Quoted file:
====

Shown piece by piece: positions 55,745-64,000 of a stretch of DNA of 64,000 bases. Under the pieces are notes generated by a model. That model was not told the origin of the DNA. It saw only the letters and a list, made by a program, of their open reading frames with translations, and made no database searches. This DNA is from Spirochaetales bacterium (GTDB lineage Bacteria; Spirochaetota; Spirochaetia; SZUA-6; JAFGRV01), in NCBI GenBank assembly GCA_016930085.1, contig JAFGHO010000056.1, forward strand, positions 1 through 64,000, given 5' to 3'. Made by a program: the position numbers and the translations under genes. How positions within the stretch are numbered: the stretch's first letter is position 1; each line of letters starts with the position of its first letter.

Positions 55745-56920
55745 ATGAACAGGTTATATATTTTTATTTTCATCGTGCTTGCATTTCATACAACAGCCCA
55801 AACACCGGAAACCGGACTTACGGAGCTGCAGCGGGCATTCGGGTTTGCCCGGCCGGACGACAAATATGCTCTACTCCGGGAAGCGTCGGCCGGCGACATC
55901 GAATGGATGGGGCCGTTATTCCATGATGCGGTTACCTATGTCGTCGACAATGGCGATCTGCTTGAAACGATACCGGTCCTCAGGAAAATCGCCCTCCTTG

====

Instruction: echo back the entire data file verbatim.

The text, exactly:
Shown piece by piece: positions 55,745-64,000 of a stretch of DNA of 64,000 bases. Under the pieces are notes generated by a model. That model was not told the origin of the DNA. It saw only the letters and a list, made by a program, of their open reading frames with translations, and made no database searches. This DNA is from Spirochaetales bacterium (GTDB lineage Bacteria; Spirochaetota; Spirochaetia; SZUA-6; JAFGRV01), in NCBI GenBank assembly GCA_016930085.1, contig JAFGHO010000056.1, forward strand, positions 1 through 64,000, given 5' to 3'. Made by a program: the position numbers and the translations under genes. How positions within the stretch are numbered: the stretch's first letter is position 1; each line of letters starts with the position of its first letter.

Positions 55745-56920
55745 ATGAACAGGTTATATATTTTTATTTTCATCGTGCTTGCATTTCATACAACAGCCCA
55801 AACACCGGAAACCGGACTTACGGAGCTGCAGCGGGCATTCGGGTTTGCCCGGCCGGACGACAAATATGCTCTACTCCGGGAAGCGTCGGCCGGCGACATC
55901 GAATGGATGGGGCCGTTATTCCATGATGCGGTTACCTATGTCGTCGACAATGGCGATCTGCTTGAAACGATACCGGTCCTCAGGAAAATCGCCCTCCTTG